What would it take for the human race to revert to cannibalism? Before you dismiss this as an outrageous question consider the situation of the Uruguayan flight that crashed in the Andes in 1972, those who made it down from the mountains only survived by eating human flesh. If needs must will people chose human meat? Sickening as it may sound, it has been put forward as a solution to the future food dilemma. Swedish scientist Magnus Söderlund suggested only last year that it was squeamishness that prevented us from considering anthropophagy, (cannibalism). That’s why I don’t think Tender is the Flesh can’t be pegged as a horror story, if that is taken to mean escapist entertainment. That implies something unreal, something made up to scare us that we can then walk away from, like the film Bone Tomahawk in 2015. Tender is the Flesh is a novel you can’t dismiss lightly, this is not reality but it reflects on the darker recesses of human behaviour that make it plausible and therefore terrifyingly realistic. This is a credible what if? An intelligent musing on the future of mankind and a reflection on past inhumanities. If now, in 2020, we are nowhere near eating human flesh as a matter of course what could happen that would make that a reality? This is not like the post apocalyptic film Soylent Green, 1973, where the shock at the end, (spoiler alert) is that human beings are being eaten we learn that upfront here, even knowing that the ending is truly devastating. Imagine!
Bazterrica’s novel is credible, dystopian but scarily realistic. Nobody is going to be able to read Tender is the Flesh and walk away unscathed, it’s a bruising read, painful and disconcerting. Not just for the flesh eating theme but for the echoes of othering, of slavery, of racism, the refugee crisis and even of the Holocaust that haunt us from the past but also blight our modern societies. Some will read into this novel themes around vegetarianism and a food apocalypse.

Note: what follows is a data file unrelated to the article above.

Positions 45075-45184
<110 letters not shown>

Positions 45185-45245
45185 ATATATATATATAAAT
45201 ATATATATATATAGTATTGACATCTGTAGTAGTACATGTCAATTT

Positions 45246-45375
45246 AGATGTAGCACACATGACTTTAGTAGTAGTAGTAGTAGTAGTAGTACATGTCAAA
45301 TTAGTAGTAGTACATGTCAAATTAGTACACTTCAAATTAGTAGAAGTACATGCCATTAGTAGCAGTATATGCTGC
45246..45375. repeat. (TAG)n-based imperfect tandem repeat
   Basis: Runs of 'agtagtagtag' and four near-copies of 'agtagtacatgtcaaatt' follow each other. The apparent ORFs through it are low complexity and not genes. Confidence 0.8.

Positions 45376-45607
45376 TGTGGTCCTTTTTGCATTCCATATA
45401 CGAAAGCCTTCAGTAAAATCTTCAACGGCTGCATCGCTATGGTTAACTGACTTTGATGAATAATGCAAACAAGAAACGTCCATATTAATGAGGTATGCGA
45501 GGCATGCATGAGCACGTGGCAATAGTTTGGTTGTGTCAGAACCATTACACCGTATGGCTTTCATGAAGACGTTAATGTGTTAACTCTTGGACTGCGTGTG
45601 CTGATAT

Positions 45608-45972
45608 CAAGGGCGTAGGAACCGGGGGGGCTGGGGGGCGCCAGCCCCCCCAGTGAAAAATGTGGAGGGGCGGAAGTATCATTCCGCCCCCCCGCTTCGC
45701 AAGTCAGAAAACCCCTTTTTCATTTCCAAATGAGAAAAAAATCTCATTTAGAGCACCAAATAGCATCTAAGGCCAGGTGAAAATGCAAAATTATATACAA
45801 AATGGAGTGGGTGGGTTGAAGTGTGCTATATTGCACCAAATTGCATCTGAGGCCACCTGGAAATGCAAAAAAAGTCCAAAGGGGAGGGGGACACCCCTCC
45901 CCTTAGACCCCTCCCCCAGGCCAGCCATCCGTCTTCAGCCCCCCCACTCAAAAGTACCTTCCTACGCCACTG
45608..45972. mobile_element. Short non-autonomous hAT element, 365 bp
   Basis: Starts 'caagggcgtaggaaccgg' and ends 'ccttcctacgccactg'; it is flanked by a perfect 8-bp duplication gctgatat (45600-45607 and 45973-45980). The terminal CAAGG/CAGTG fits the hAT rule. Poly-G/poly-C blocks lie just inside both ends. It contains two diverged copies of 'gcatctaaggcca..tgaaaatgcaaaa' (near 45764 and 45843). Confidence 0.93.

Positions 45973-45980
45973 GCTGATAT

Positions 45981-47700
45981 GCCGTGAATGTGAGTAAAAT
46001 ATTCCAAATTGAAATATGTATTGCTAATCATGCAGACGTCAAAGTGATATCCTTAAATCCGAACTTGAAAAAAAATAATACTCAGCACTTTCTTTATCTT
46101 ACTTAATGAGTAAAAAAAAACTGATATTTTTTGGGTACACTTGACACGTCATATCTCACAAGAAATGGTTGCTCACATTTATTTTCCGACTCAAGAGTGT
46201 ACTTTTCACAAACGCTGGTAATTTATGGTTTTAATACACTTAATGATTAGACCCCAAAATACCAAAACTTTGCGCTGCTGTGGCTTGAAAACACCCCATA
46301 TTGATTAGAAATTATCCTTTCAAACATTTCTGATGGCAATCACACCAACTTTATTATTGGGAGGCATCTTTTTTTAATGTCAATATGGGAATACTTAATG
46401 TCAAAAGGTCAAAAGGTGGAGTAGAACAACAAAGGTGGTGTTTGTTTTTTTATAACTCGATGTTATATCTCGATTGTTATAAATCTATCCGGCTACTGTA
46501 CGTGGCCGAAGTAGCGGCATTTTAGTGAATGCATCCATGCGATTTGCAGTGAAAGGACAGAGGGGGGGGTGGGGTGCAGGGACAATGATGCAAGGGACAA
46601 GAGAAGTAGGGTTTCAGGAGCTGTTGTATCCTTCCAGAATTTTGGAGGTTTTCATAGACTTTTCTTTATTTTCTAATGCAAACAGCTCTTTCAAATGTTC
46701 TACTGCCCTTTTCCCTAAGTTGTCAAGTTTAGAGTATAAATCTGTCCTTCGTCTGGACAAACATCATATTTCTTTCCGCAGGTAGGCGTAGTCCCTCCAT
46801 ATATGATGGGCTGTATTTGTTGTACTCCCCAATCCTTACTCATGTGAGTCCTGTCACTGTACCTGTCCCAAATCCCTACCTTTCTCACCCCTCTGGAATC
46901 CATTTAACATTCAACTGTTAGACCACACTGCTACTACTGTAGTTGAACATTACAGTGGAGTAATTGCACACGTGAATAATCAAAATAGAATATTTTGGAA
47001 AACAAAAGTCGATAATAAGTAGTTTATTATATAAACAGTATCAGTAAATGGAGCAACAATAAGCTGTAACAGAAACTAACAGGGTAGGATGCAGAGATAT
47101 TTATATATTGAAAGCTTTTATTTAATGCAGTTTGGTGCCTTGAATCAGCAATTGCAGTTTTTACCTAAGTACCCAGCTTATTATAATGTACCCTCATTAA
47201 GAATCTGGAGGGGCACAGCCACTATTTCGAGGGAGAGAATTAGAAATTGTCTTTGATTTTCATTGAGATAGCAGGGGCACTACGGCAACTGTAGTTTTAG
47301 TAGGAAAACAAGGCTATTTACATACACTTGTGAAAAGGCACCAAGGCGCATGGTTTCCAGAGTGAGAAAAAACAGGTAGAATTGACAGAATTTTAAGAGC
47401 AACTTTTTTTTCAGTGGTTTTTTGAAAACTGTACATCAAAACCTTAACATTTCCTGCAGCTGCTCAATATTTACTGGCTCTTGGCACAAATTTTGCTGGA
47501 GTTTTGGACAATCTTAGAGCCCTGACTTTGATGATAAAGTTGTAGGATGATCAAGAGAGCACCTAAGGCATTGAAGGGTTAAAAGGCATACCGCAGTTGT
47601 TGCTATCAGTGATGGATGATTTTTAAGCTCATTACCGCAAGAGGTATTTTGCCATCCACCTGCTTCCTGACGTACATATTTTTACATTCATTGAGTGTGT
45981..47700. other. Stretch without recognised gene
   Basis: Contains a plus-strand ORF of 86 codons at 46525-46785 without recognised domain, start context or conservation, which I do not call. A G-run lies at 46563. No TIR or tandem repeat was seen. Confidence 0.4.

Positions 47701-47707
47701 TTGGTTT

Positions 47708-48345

How does a society ring fence a portion of the population, breed them, detach itself from them to the point of being able to eat them? They dehumanise them by stealing their voices, denying them any rights, making them property, reinventing the language that accompanies their abuse, they treat them badly, (is this not the basis of slavery?) Could it really happen? All the more easily if we refuse to believe it could. Bazterrica is a fine storyteller readers will get caught up in the tale.
Of course, near future dystopian novels are not uncommon, the way things are going with climate change, pandemics, refugee crises, demagogic political leadership we are likely to see many more in the coming years. Very few will offer any kind of original thought on the future of humanity or pull you up short the way this novel does by questioning how this could happen. Fiction only chills when it has something of the truth about it. My preferred reading is usually very dark, cynical, sceptical novels, so I’m susceptible to such a bleak tale but by any standard this is a remarkable read. This is breath-taking and inventive. This novel plumbs the depths of the human soul, the monsters are very ordinary people. It goes to the heart of what it is to be human and flawed and susceptible or angry and violent, capable of grotesque brutality. Consider this: the corollary of eating human flash is being eaten, it’s not a one way street. The ending is genuinely shocking, terrifying, even for the most hard hearted cynic. Given a plausible set of circumstances how long does it take to descent to the ninth circle of hell? This is not for the feint hearted but it’s not for ‘the end is nigh’ proclaimers either, it’s for people who worry about the way the world could be if we get it badly wrong. Take the first paragraph: